James Wanliss (pronounced One-liss) was born in King William’s Town, South Africa and grew up in Cape Town. He received undergraduate degrees in applied mathematics and physics from the University of Cape Town. In 1995 he received an M.S degree in geophysics from the University of the Witwatersrand. In 2000 he received the Ph.D in physics from the University of Alberta, in Canada.
His work has focused mainly on the causes and consequences of space weather, particularly the complex dynamics of magnetospheric substorms and space storms. He is the recipient of several awards and honors, notably an NSF CAREER award. His research work has been almost entirely supported by U.S. government agencies, notably NASA, and NSF. He regrets that, apart from a brief stint as a teenaged intern, no oil company has since asked him to perform any kind of service.
Dr. Wanliss has published over 60 peer reviewed scientific articles, mainly in the Journal of Geophysical Research and Geophysical Research Letters. He has also published in psychology and medical areas, and popular Christian journals.
His entry into the environmental debate began when he taught a course that examined scientifically several prominent claims of the green movement that proved to be either false or highly exaggerated. The religious terminology employed by environmentalists made it plain that the green movement is not about science, or the environment, but is offered as an alternative to Christian faith, one that people interested in truth need to learn to combat.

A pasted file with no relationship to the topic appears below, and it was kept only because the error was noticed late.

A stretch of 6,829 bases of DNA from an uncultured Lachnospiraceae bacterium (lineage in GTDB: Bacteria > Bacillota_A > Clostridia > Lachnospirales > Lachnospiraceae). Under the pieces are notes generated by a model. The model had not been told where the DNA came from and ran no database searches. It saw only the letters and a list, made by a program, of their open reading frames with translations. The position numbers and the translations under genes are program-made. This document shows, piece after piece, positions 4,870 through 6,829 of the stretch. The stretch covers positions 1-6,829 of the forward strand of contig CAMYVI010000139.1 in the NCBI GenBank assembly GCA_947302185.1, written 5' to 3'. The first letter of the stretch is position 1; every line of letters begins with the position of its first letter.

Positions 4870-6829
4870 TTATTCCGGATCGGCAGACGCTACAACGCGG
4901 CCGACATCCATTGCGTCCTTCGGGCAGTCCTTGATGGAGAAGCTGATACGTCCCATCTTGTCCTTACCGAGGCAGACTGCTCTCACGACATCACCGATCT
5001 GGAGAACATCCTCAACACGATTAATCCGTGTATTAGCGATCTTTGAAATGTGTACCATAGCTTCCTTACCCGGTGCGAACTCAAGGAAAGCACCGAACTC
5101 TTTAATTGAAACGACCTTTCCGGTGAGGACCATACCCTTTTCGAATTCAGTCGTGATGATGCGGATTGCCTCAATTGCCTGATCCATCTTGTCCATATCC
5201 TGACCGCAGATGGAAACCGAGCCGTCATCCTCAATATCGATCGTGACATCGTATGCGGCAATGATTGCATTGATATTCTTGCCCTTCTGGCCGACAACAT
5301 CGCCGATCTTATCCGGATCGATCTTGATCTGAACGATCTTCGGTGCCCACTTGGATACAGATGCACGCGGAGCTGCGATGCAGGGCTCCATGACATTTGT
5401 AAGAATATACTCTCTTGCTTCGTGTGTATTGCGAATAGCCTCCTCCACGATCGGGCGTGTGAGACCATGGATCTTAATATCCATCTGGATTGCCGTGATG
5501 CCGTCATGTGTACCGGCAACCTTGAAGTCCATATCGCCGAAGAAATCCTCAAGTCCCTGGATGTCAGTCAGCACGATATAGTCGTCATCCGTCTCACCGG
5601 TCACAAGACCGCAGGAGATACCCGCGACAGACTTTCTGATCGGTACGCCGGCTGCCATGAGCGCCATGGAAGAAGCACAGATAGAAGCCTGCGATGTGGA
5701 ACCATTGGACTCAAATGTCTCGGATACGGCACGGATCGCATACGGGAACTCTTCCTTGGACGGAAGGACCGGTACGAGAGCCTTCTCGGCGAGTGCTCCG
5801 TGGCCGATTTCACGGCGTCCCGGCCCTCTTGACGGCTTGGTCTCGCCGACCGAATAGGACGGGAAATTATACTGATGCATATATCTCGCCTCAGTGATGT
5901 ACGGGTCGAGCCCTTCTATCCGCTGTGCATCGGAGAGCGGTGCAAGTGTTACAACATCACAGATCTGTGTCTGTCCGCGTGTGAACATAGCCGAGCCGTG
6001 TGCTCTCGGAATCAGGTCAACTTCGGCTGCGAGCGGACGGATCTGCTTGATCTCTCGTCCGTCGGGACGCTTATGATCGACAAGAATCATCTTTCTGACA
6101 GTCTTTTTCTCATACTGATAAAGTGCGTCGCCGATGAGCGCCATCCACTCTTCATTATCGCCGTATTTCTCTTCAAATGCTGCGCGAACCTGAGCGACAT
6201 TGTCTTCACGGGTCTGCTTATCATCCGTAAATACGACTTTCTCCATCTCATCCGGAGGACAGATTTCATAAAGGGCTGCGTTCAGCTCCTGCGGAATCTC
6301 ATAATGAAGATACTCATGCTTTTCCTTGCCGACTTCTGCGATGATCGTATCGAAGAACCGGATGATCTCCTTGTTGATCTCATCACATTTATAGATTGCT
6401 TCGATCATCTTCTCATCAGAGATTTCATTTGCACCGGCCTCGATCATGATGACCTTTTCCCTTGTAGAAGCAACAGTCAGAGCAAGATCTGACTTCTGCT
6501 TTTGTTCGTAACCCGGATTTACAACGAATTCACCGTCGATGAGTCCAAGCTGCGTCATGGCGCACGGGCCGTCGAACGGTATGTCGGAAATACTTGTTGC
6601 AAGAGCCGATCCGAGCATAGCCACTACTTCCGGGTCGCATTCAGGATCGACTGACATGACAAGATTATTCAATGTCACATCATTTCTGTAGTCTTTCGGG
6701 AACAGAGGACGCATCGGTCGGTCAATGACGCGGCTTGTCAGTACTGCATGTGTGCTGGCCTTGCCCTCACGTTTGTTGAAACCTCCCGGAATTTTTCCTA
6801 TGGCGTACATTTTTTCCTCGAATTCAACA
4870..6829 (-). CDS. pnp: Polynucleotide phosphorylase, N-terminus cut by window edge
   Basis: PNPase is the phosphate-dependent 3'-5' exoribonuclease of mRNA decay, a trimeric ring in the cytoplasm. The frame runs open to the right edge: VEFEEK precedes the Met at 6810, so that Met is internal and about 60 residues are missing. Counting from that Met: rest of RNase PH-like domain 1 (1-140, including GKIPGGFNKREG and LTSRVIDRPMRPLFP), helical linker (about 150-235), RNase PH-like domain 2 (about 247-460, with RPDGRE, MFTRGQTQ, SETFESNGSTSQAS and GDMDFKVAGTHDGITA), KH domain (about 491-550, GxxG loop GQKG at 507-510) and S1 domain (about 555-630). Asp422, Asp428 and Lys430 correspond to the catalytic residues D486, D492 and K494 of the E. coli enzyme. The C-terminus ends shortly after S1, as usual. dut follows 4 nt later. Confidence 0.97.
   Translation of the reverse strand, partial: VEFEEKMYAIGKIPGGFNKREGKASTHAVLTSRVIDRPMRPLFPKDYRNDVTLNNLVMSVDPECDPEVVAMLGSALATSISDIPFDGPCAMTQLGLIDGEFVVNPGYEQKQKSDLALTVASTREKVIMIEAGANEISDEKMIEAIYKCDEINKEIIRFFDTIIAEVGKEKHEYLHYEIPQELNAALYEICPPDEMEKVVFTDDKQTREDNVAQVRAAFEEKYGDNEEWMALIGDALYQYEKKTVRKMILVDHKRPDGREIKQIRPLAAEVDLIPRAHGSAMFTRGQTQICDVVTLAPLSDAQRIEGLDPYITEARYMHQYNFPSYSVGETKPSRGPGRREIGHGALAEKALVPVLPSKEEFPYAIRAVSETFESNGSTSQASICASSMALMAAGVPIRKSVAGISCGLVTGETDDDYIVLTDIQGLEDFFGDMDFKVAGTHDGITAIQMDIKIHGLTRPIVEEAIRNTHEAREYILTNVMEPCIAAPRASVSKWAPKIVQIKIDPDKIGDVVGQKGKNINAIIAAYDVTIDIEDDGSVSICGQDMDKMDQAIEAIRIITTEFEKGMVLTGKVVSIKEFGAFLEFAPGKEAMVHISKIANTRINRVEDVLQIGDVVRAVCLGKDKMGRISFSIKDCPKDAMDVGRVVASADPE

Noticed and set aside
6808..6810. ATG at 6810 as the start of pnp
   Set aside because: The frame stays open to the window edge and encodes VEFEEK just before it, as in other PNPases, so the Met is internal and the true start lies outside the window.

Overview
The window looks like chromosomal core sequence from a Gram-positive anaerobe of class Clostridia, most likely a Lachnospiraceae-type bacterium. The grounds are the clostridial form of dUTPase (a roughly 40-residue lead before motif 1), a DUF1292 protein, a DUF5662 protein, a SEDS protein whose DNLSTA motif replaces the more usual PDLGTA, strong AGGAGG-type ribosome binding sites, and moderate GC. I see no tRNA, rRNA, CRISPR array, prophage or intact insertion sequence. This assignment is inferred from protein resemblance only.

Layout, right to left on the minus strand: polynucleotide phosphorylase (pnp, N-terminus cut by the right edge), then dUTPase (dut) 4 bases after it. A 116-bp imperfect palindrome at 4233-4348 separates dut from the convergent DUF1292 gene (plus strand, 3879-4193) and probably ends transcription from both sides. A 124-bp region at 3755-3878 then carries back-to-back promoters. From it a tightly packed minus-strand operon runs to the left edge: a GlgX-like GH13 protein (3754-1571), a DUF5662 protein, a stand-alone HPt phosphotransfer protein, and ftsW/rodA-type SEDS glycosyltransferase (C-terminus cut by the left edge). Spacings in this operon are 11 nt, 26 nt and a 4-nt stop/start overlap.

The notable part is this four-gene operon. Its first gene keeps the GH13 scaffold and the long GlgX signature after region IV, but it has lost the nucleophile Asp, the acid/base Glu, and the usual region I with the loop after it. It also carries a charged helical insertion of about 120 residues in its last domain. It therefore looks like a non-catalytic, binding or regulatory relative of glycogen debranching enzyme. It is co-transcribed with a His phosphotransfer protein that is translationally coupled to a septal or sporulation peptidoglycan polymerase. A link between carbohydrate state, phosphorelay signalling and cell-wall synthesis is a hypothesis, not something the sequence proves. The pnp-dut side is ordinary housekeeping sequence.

To arrange for Dr. Wanliss to speak to your church or other organization, click the contact tab at the left of this page and tell us what’s on your mind. View the resume and list of publications by Dr. Wanliss. And you can also view his scientific conference papers and invited presentations. In addition, other presentations (e.g. theological, environmental, etc.), and a reading list may be of interest too.
A brief background in the natural sciences is listed immediately below.
James A. Wanliss, Associate Professor of Physics, Presbyterian College, Clinton, SC. Major areas of scientific interest are plasma physics, nonlinear dynamics, and space weather. B.S., 1991, Physics and Applied Mathematics; B.S. (Hons), 1992, Physics, University of Cape Town; M.S., 1995, Geophysics, University of the Witwatersrand; Ph.D., 2000, Physics, University of Alberta. Postdoctoral Research, Canadian Space Agency, 1999-2002. AGU service on the Nonlinear
Geophysics (NG) Lorenz Lecture Committee, NG Web Editor, NG Secretary. Other service includes being National Reviewer for South Carolina Education Oversight Committee (2012), and a reviewer for several
scientific journals. Assistant Professor, Embry-Riddle University (2002-2006); Associate Professor, Embry-Riddle University (2006-2008); Associate Professor, Presbyterian College (2008-present). Sabbatical at Clemson University (2-7/2008). Visiting Associate Professor, Nagoya University (2007 Summer); Visiting Associate Professor (Kyung-Hee
University, 2010 Summer). NSF Career Award (2005-2011). Published 50 peer reviewed journal articles, including 16 in AGU publications.